The Tech - Online EditionMIT's oldest and largest
newspaper & the first
newspaper published
on the web
Boston Weather: 26.0°F | A Few Clouds

Fujimori Requests International Support for Peruvian Government

By Norman Kempster

and Sebastian Rotella

Peruvian President Alberto Fujimori took a hastily arranged trip to the U.S. capital Thursday to appeal for international support for his troubled regime and his plan to remain in office until new elections are held next year.

With accusations that the military is planning a coup swirling back home in Lima, Fujimori conferred with Cesar Gaviria, secretary-general of the Organization of American States. He was scheduled to meet with U.S. Secretary of State Madeleine Albright Friday.

After months of ignoring U.S. and OAS criticism for securing a constitutionally dubious third term as president amid accusations of electoral fraud, Fujimori has said he is ready to relinquish power. Stunned by a bribery scandal involving his former intelligence chief, Fujimori announced Sept. 16 that he will step down after new elections next year in which he will not be a candidate.

U.S. and OAS officials said they hope to dampen talk of a military takeover in Peru and are backing Fujimori’s plan to relinquish power next year. But it is not clear whether Fujimori will be able to maintain his increasingly shaky grip on power, no matter how much outside diplomatic assistance he receives.

A delegation of OAS officials seeking to broker a restoration of democracy has been in Lima, the Peruvian capital, since before the president’s surprise call for new elections. The OAS is a regional organization that includes all nations in the Western Hemisphere, although Cuba’s membership has been suspended.

State Department spokesman Philip T. Reeker said Thursday that Albright and other administration officials will tell Fujimori that Washington supports “a peaceful, democratic and constitutional transition of power” as well as “the continuation of that OAS dialogue.”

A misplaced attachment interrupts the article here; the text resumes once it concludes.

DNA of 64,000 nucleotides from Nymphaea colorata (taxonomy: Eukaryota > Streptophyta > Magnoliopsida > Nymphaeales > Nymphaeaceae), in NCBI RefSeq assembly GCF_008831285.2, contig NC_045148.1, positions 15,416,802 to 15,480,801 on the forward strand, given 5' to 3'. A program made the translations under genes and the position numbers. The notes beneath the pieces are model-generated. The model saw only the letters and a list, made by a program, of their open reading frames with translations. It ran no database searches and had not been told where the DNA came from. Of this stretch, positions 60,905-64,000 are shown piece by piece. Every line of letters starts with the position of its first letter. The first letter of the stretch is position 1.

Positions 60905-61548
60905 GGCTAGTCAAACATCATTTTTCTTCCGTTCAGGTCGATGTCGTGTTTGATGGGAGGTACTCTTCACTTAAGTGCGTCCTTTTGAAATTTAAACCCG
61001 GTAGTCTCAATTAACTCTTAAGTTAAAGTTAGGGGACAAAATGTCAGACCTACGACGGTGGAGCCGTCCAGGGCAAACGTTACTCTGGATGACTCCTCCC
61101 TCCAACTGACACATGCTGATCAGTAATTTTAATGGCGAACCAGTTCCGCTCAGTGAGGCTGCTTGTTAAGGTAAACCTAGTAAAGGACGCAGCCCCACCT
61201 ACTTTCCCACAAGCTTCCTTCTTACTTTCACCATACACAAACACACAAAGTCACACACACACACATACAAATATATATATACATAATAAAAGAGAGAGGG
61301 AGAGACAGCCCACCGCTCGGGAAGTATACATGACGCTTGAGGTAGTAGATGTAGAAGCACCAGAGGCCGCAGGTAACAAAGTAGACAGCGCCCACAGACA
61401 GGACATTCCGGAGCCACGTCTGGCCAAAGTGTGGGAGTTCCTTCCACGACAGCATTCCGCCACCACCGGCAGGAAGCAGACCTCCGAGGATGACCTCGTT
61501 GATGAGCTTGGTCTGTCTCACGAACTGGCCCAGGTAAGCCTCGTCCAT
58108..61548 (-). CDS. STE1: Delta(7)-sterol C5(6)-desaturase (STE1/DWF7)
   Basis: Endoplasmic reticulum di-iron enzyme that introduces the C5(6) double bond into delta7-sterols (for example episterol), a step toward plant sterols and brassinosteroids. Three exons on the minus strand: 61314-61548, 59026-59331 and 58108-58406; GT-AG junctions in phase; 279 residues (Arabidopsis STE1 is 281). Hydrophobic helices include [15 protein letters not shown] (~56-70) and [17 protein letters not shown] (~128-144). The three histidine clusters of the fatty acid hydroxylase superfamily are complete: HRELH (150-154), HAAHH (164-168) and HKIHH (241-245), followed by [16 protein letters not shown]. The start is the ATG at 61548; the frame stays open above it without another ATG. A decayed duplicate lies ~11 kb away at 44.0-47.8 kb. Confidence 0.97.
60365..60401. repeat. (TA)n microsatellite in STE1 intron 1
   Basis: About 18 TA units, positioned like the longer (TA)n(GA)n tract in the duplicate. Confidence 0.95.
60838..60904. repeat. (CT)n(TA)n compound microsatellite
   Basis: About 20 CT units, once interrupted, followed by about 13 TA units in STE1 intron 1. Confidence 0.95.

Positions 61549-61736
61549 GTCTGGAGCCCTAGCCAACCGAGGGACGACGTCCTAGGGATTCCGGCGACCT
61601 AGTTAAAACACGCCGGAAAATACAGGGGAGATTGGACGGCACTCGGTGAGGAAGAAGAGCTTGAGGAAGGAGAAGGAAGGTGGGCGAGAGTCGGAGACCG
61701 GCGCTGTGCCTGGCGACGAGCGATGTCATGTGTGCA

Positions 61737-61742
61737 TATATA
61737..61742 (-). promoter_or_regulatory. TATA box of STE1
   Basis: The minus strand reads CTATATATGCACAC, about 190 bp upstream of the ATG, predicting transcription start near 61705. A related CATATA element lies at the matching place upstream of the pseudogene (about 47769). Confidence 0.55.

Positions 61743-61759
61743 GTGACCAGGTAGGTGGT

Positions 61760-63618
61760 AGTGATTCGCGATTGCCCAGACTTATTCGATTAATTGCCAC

Fujimori is “suddenly become an OAS convert,” said another State Department official, who asked not to be identified, probably because the reference to the Peruvian leader’s earlier defiance of the OAS could be seen as undiplomatic.

Fujimori’s autocratic regime crumbled after Vladimiro Montesinos -- the head of Peru’s feared National Intelligence Service, or SIN, and once the major power behind the presidency -- was videotaped apparently bribing an opposition member of Peru’s Congress. Fujimori fired Montesinos and ordered his organization disbanded. On Sunday, the former intelligence chief fled to Panama, which reluctantly gave him temporary refuge with U.S. encouragement.

The departure of Montesinos diminished his power, but did not obliterate it. His allies still fill many sensitive posts in Fujimori’s government, especially in the military.

Peruvian leaders and foreign diplomats worry that Montesinos is trying to destabilize the government from his Panamanian exile with what survives of an intelligence apparatus that long-controlled the military, justice system, media and legislators. It is hard to be sure where Montesinos’ influence ends and paranoia begins, but there are concrete signs of a campaign against the Peruvian president.

Nonetheless, Fujimori’s trip to Washington was seen as a calculated statement of self-confidence. Peruvian observers believe that during the meetings with U.S. and Latin American diplomats he will discuss plans for reforming democratic institutions in preparation for the new elections.